Racing to plug a market gap created by the sudden shortage of Cerezyme, the UK's Shire says that it has filed for FDA approval of its new therapy for Gaucher disease ahead of schedule. The developer says that it has wrapped two late stage trials of velaglucerase alfa , hitting all their primary and secondary endpoints, and plans to start offering the drug for free to patients stranded by the unexpected shutdown of a key manufacturing facility.
In a rare display of public affection, the FDA has openly encouraged Shire as well as Israel's Protalix BioTherapeutics to push ahead with their development programs for Gaucher disease--an enzyme deficiency that triggers the accumulation of fat cells in the spleen and other parts of the body--as Genzyme worked to clean up the viral contamination that temporarily shuttered its Allston Landing facility in Boston.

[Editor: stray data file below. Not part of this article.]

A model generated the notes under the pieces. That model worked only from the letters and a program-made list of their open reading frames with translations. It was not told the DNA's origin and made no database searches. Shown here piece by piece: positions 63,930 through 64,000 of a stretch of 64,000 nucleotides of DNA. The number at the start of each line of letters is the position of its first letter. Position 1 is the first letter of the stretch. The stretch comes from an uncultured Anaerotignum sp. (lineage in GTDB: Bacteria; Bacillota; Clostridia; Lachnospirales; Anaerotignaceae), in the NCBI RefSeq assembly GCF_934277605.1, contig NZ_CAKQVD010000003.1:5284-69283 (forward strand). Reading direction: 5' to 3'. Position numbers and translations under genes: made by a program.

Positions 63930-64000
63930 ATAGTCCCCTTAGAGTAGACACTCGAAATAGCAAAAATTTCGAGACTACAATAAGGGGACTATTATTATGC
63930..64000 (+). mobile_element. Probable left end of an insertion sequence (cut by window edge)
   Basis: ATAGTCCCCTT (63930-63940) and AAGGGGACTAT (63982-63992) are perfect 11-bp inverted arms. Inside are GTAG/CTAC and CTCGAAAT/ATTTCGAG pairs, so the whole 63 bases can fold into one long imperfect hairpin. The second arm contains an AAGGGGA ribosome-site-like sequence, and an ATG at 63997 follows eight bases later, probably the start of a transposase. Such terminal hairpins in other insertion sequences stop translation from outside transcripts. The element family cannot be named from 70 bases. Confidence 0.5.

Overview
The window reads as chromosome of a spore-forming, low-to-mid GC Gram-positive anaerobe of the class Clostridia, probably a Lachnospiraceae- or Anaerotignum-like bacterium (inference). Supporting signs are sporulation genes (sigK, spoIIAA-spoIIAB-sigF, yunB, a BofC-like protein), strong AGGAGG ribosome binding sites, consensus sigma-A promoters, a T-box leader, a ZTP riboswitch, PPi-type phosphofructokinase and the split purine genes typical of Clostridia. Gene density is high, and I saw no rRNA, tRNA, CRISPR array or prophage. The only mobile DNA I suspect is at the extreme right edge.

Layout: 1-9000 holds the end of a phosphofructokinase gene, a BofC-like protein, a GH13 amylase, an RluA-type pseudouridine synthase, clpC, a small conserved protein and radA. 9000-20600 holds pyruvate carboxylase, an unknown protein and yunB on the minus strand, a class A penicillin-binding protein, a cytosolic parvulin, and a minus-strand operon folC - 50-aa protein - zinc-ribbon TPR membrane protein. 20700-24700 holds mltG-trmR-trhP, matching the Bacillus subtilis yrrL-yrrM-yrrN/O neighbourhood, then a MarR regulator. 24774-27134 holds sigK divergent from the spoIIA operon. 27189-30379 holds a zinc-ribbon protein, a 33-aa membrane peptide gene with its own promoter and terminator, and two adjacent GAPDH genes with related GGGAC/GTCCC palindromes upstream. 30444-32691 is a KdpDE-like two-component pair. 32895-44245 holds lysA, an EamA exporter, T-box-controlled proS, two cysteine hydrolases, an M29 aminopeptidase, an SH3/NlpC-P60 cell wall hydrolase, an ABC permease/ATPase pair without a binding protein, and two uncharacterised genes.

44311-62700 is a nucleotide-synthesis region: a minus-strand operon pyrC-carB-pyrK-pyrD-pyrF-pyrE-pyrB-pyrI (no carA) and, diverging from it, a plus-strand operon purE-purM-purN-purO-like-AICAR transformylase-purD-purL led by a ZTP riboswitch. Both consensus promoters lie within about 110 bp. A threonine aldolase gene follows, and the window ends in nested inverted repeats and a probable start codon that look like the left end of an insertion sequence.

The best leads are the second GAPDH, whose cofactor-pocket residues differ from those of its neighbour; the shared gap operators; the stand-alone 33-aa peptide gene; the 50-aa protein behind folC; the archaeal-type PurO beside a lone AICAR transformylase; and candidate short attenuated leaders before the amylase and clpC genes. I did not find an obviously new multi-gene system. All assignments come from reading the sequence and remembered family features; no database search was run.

Analysts note that Shire's intention to make its therapy available to patients for free could prove profitable in the long run. Patients rarely switch meds for Gaucher disease and have proven willing to pay $250,000 a year for the drug. Genzyme's contamination issue and the FDA's sense of urgency offer Shire an unusual opening. Shire's vela could hit the market in mid-2010.
Genzyme, meanwhile, is being hit with fresh questions about the Allston plant after EMEA inspectors recently raised a "major observation" following an inspection. Genzyme isn't explaining, but some of the analysts wonder why the facility still has problems as it gets back into full production.